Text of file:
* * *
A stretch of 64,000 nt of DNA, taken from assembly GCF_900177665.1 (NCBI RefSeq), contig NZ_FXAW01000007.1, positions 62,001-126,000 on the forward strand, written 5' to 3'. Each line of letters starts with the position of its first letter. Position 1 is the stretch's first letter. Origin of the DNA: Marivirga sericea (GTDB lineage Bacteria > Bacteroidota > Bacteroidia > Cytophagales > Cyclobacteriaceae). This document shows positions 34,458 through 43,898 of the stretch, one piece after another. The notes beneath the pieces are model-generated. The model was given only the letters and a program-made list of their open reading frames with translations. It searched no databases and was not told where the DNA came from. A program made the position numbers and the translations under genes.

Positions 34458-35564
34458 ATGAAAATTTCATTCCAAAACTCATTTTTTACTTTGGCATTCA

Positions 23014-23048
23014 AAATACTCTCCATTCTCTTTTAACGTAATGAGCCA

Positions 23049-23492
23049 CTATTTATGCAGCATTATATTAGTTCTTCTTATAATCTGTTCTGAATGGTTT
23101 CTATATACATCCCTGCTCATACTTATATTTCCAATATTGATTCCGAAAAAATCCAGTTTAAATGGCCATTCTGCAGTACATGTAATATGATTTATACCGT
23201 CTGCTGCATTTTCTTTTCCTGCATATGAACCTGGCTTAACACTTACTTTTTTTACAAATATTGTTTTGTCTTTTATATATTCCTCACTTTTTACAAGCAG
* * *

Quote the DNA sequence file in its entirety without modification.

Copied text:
A stretch of 64,000 nt of DNA, taken from assembly GCF_900177665.1 (NCBI RefSeq), contig NZ_FXAW01000007.1, positions 62,001-126,000 on the forward strand, written 5' to 3'. Each line of letters starts with the position of its first letter. Position 1 is the stretch's first letter. Origin of the DNA: Marivirga sericea (GTDB lineage Bacteria > Bacteroidota > Bacteroidia > Cytophagales > Cyclobacteriaceae). This document shows positions 34,458 through 43,898 of the stretch, one piece after another. The notes beneath the pieces are model-generated. The model was given only the letters and a program-made list of their open reading frames with translations. It searched no databases and was not told where the DNA came from. A program made the position numbers and the translations under genes.

Positions 34458-35564
34458 ATGAAAATTTCATTCCAAAACTCATTTTTTACTTTGGCATTCA

Positions 23014-23048
23014 AAATACTCTCCATTCTCTTTTAACGTAATGAGCCA

Positions 23049-23492
23049 CTATTTATGCAGCATTATATTAGTTCTTCTTATAATCTGTTCTGAATGGTTT
23101 CTATATACATCCCTGCTCATACTTATATTTCCAATATTGATTCCGAAAAAATCCAGTTTAAATGGCCATTCTGCAGTACATGTAATATGATTTATACCGT
23201 CTGCTGCATTTTCTTTTCCTGCATATGAACCTGGCTTAACACTTACTTTTTTTACAAATATTGTTTTGTCTTTTATATATTCCTCACTTTTTACAAGCAG